What Is a Casino?


A casino, also known as a gaming hall or card room, is a place where gambling activities take place. The etymology of the word is uncertain, but it has long been associated with pleasure and entertainment. Modern casinos add a variety of amenities and features to the traditional gambling experience, including hotels, restaurants, non-gambling game rooms, bars, swimming pools and spas. Some are even home to a number of the world’s biggest poker events and games.

While musical shows, lighted fountains and shopping centers help draw in customers, the vast majority of a casino’s profits (and fun) come from gambling. Slot machines, blackjack, roulette, craps, baccarat and keno are the games that provide the billions of dollars in profits that casinos rake in every year.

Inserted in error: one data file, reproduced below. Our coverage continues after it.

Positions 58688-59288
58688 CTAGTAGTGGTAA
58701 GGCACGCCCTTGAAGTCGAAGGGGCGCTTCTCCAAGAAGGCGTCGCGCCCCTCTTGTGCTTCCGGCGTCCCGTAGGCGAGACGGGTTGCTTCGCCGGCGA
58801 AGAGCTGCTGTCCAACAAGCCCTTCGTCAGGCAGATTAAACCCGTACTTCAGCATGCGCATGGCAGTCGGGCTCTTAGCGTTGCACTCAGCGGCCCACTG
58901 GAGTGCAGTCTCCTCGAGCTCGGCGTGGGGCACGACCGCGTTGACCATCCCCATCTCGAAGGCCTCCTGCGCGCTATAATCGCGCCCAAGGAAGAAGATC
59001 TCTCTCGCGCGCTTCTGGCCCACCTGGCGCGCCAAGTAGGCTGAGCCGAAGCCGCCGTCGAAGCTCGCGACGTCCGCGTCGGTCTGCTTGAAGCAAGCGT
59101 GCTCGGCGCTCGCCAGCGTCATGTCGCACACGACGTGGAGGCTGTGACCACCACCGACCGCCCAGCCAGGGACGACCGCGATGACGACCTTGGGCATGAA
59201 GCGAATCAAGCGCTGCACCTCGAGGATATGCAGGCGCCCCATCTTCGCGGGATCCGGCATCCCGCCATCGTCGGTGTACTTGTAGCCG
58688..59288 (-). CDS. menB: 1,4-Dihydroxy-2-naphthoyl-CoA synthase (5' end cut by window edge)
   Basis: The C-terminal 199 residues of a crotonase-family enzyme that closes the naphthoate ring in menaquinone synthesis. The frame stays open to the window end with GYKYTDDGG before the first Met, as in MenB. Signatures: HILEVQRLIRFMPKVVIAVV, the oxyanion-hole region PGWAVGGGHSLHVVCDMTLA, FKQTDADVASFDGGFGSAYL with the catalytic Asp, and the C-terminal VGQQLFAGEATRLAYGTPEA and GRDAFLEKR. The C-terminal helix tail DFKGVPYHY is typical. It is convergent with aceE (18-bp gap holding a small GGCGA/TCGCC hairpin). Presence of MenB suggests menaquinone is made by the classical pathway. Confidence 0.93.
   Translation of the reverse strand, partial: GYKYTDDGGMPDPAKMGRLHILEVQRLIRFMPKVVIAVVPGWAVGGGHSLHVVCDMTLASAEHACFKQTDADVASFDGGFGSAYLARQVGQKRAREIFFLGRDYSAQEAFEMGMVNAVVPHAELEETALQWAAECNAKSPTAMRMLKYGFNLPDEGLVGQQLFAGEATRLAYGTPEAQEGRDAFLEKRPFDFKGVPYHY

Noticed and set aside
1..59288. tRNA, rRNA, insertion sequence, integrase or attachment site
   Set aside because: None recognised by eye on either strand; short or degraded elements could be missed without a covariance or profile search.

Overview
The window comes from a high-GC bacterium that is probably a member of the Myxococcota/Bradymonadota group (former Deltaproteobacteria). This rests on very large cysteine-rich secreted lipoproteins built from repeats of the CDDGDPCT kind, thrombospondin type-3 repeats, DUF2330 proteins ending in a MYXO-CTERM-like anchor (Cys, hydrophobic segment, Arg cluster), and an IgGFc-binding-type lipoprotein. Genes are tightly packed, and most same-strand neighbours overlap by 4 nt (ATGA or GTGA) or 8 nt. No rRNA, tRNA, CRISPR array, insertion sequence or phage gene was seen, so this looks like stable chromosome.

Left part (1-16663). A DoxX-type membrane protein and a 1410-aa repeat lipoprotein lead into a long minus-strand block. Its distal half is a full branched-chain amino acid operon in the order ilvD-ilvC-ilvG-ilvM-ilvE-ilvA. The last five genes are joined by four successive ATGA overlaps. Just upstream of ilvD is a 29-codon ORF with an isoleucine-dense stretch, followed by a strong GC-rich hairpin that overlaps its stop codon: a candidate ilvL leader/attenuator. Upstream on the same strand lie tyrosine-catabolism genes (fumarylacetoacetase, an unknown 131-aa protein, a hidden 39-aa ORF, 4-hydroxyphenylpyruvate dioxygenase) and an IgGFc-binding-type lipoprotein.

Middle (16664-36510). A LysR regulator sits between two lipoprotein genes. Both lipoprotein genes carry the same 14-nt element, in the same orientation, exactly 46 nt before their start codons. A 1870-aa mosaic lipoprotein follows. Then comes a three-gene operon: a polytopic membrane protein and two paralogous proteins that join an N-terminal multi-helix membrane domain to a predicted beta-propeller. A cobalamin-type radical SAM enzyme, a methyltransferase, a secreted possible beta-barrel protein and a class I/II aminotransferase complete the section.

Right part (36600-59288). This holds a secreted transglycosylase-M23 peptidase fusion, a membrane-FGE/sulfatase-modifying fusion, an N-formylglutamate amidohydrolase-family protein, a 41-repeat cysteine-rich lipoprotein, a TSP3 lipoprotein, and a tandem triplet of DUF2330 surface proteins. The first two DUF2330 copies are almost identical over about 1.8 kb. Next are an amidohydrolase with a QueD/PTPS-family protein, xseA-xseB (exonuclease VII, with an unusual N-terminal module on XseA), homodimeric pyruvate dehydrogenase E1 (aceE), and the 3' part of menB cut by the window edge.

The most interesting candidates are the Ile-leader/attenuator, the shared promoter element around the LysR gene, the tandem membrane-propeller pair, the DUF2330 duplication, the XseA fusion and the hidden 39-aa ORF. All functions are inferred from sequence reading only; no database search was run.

Many casinos employ security measures to prevent cheating and theft by both patrons and employees. These may include video cameras, which are used to monitor betting patterns and to discover any statistical deviation from expected results; “chip tracking,” in which casino chips have built-in microcircuitry that allows for instant monitoring of the exact amount wagered on each spin; and electronic auditing systems that compare actual casino results to mathematically determined ideal ones.

In the past, mob money provided a lot of the cash that helped make casinos famous. But federal crackdowns and the fear of losing a casino license at even the faintest hint of mob involvement forced legitimate businessmen to get into the game. As a result, some of today’s largest casinos are owned by hotel chains and real estate investors with deep pockets.